Job

Ancient Ocean Slowdown Warns of Future Climate Chaos – World Pakistan

Earth on Fire Climate Change Ocean

A study conducted by UC Riverside, using ancient deep-sea foraminifera shells, has revealed that extreme heat episodes in Earth’s past led to reduced deep ocean circulation, which is crucial for distributing heat globally and storing carbon. The Early Eocene epoch’s warmer conditions and increased CO2 levels provide a potential preview of future climate changes if current carbon emissions continue unabated. Credit: SciTechDaily

A new study by UC Riverside shows that historical episodes of extreme heat caused the exchange between surface water and deep ocean water to slow down.

This process, often referred to as the “global conveyor belt,” redistributes heat around the globe through the movement of the ocean waters, making large portions of the planet habitable.

In their study, recently published in Proceedings of the National Academy of Sciences, the researchers used fossilized shells recovered from ancient deep-sea sediments to discover how the conveyor belt responded to extreme heat episodes 50 million years ago. At that time, Earth’s climate resembled conditions predicted by the end of this century, if significant action is not taken to reduce carbon emissions.

Ocean Circulation: Climate Regulation and Carbon Storage

Oceans play a crucial role in regulating Earth’s climate. They move warm water from the equator toward the north and south poles, balancing the planet’s temperatures. Without this circulation system, the tropics would be much hotter and the poles much colder. Changes in this system are linked to significant and abrupt climate change.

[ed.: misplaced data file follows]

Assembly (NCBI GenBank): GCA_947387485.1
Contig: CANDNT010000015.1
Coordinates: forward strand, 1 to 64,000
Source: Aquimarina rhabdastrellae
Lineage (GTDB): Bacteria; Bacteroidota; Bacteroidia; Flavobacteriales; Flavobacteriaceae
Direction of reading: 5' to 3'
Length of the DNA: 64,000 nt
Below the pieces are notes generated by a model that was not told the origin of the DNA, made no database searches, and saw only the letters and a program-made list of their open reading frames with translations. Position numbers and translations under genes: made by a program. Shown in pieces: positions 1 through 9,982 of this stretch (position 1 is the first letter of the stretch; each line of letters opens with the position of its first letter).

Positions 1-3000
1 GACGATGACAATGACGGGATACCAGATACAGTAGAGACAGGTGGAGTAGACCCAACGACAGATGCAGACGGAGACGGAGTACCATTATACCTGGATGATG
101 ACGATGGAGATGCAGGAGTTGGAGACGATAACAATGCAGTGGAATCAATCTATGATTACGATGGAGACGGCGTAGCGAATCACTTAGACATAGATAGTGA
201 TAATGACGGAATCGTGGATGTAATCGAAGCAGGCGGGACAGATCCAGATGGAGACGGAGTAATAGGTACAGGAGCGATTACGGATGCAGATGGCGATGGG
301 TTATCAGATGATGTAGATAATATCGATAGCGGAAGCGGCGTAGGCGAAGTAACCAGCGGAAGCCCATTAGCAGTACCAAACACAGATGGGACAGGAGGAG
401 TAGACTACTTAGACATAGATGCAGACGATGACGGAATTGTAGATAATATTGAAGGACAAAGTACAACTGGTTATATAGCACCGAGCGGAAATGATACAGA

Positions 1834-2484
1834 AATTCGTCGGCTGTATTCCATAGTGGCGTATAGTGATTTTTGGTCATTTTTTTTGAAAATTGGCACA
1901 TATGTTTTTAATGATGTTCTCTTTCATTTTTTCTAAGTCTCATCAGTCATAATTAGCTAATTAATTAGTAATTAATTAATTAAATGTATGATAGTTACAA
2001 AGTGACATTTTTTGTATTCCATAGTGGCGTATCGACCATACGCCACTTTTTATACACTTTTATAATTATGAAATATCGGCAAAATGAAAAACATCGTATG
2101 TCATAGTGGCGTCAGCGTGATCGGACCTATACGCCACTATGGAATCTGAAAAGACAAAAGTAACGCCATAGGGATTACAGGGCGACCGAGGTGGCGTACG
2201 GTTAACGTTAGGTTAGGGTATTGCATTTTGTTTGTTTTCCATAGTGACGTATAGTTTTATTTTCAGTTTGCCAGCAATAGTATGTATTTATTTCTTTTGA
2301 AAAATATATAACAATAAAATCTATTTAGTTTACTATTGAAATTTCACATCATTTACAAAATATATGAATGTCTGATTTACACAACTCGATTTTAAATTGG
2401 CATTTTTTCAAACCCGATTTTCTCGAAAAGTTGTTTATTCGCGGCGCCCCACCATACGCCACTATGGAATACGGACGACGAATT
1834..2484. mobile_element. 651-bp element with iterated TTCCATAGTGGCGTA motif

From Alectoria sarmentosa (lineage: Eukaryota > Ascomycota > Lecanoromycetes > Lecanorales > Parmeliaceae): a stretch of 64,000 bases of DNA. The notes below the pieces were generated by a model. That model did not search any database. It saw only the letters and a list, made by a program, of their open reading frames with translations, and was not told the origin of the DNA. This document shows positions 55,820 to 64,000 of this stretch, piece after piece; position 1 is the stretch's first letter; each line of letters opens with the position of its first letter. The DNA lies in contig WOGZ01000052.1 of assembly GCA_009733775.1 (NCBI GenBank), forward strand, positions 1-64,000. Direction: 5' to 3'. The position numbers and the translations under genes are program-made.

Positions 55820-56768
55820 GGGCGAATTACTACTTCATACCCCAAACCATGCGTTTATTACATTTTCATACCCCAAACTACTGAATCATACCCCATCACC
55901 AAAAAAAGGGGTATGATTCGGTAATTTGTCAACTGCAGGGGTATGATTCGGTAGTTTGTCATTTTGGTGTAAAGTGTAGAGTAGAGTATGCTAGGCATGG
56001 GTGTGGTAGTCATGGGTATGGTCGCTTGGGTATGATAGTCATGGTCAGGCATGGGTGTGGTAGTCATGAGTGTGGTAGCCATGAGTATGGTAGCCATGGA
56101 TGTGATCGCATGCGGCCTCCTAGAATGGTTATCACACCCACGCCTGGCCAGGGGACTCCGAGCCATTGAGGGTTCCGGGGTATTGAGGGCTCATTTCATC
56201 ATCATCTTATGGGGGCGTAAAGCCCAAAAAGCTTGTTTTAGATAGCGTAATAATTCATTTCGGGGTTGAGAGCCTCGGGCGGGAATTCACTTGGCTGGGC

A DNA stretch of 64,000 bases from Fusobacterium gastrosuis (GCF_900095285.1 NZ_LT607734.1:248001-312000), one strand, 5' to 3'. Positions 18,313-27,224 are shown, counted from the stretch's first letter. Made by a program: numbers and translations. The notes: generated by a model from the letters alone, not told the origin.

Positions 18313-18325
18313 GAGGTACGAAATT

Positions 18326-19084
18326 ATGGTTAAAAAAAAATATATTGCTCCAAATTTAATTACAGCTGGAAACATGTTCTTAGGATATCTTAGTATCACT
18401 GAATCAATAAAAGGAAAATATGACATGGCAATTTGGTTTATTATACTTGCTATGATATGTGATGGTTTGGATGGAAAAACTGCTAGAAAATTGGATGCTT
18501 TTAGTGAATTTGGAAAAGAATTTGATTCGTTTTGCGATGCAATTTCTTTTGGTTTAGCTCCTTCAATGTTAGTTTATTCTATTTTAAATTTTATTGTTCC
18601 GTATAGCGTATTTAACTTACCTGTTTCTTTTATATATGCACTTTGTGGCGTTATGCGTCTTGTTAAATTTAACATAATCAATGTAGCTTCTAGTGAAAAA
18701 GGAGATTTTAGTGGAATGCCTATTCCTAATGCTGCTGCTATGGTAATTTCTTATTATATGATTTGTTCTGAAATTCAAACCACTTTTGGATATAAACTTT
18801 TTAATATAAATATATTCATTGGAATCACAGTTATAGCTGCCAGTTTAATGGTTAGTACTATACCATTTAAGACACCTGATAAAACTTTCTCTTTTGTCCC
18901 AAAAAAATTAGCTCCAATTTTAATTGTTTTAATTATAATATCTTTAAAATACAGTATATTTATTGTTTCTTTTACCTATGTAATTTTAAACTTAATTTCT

Furthermore, the oceans serve a critical role in removing anthropogenic carbon dioxide from the atmosphere. “The oceans are by far the largest standing pool of carbon on Earth’s surface today,” said first author Sandra Kirtland Turner, vice-chair of UCR’s Department of Earth and Planetary Sciences.

“Today, the oceans contain nearly 40,000 billion tons of carbon — more than 40 times the amount of carbon in the atmosphere. Oceans also take up about a quarter of anthropogenic CO2 emissions,” Kirtland Turner said. “If ocean circulation slows, absorption of carbon into the ocean may also slow, amplifying the amount of CO2 that stays in the atmosphere.”

Foraminifera Shells

Foraminifera shells helped scientists piece together a picture of ocean movement during the Eocene period, where high atmospheric carbon levels caused the exchange of ocean waters to slow down. Credit: Marci Robinson, USGS

Historical Insights and Future Implications

Previous studies have measured changes in ocean circulation in Earth’s more recent geologic past, such as coming out of the last ice age; however, those do not approximate the levels of atmospheric CO2 or warming happening to the planet today. Other studies provide the first evidence that deep ocean circulation, particularly in the North Atlantic, is already starting to slow.

To predict how ocean circulation responds to greenhouse gas-driven global warming, the research team looked to the early Eocene epoch, between roughly 49 and 53 million years ago. Earth then was much warmer than today, and that high-heat baseline was punctuated by spikes in CO2 and temperature called hyperthermals.

During that period, the deep ocean was up to 12 degrees Celsius warmer than it is today. During the hyperthermals, the oceans warmed an additional 3 degrees Celsius.

“Though the exact cause of the hyperthermal events is debated, and they occurred long before the existence of humans, these hyperthermals are the best analogs we have for future climate change,” Kirtland Turner said.